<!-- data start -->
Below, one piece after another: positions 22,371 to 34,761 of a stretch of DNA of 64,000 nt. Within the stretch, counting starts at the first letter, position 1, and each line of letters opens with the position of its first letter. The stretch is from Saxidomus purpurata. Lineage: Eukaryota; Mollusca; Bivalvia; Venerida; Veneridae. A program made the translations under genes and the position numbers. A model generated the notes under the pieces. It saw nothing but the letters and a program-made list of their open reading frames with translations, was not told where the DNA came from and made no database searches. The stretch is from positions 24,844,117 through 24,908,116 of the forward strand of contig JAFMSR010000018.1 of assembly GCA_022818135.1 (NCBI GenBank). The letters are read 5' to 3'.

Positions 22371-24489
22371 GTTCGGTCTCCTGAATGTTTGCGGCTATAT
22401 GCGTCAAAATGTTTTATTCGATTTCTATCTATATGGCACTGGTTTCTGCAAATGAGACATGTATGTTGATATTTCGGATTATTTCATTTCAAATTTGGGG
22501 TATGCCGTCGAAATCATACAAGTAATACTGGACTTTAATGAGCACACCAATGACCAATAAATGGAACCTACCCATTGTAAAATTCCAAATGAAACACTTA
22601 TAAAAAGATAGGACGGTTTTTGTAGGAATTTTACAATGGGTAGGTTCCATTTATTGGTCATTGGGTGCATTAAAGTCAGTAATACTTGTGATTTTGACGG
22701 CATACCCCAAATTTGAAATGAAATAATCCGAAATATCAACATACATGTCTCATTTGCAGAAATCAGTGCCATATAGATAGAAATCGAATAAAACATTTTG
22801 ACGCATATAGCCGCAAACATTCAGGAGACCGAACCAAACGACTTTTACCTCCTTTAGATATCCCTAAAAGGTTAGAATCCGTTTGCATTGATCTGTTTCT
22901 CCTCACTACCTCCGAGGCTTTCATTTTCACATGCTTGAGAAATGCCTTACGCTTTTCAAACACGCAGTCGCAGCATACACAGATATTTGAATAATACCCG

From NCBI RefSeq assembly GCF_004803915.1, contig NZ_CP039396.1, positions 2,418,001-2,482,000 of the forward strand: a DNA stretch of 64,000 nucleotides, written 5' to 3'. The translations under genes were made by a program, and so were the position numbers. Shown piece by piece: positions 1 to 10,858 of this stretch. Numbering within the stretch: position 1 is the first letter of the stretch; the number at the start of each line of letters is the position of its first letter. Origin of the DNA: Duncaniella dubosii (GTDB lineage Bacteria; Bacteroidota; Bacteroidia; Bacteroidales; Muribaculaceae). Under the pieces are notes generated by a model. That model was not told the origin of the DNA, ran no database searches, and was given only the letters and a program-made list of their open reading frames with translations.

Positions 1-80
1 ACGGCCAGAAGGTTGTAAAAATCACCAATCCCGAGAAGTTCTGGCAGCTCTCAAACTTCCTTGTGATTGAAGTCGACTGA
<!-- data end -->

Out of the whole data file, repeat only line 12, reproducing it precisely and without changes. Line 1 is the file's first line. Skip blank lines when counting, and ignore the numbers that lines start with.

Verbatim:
1 ACGGCCAGAAGGTTGTAAAAATCACCAATCCCGAGAAGTTCTGGCAGCTCTCAAACTTCCTTGTGATTGAAGTCGACTGA